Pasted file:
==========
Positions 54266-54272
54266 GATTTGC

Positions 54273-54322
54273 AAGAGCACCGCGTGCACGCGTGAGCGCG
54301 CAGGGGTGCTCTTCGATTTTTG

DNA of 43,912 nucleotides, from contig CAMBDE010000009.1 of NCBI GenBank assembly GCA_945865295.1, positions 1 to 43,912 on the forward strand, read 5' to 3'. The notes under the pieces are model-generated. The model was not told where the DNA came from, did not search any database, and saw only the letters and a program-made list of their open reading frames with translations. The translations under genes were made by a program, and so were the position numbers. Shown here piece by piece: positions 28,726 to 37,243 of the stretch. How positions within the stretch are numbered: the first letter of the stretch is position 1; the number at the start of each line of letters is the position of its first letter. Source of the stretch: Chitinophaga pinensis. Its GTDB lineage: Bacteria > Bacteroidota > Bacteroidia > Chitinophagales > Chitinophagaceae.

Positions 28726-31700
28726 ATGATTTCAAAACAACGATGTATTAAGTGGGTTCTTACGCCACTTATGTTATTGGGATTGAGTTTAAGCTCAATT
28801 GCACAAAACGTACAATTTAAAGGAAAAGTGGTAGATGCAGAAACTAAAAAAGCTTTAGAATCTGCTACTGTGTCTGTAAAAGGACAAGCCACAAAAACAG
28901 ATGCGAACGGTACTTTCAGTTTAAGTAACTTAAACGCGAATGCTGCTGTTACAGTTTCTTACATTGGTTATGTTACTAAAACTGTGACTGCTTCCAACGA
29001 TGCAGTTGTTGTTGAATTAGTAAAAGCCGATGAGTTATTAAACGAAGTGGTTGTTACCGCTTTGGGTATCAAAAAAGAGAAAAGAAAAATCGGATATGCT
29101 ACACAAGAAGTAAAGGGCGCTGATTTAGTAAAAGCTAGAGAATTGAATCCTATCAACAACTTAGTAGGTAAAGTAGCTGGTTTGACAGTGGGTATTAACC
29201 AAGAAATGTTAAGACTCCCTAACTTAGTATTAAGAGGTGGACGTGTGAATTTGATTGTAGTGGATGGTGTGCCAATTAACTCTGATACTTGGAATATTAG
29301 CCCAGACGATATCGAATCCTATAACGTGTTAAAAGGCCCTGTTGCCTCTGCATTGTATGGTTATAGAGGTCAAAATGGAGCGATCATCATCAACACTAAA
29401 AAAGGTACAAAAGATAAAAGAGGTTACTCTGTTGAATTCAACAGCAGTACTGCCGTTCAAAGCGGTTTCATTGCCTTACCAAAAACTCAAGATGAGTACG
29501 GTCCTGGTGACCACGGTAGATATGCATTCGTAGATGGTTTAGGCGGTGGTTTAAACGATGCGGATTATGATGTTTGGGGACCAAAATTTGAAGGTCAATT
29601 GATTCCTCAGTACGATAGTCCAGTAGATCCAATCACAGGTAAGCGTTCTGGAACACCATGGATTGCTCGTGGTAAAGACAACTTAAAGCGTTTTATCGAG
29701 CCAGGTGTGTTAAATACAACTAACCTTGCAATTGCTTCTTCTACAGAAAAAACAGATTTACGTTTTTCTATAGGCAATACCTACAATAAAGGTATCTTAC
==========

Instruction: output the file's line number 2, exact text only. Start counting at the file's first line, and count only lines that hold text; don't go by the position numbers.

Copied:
54266 GATTTGC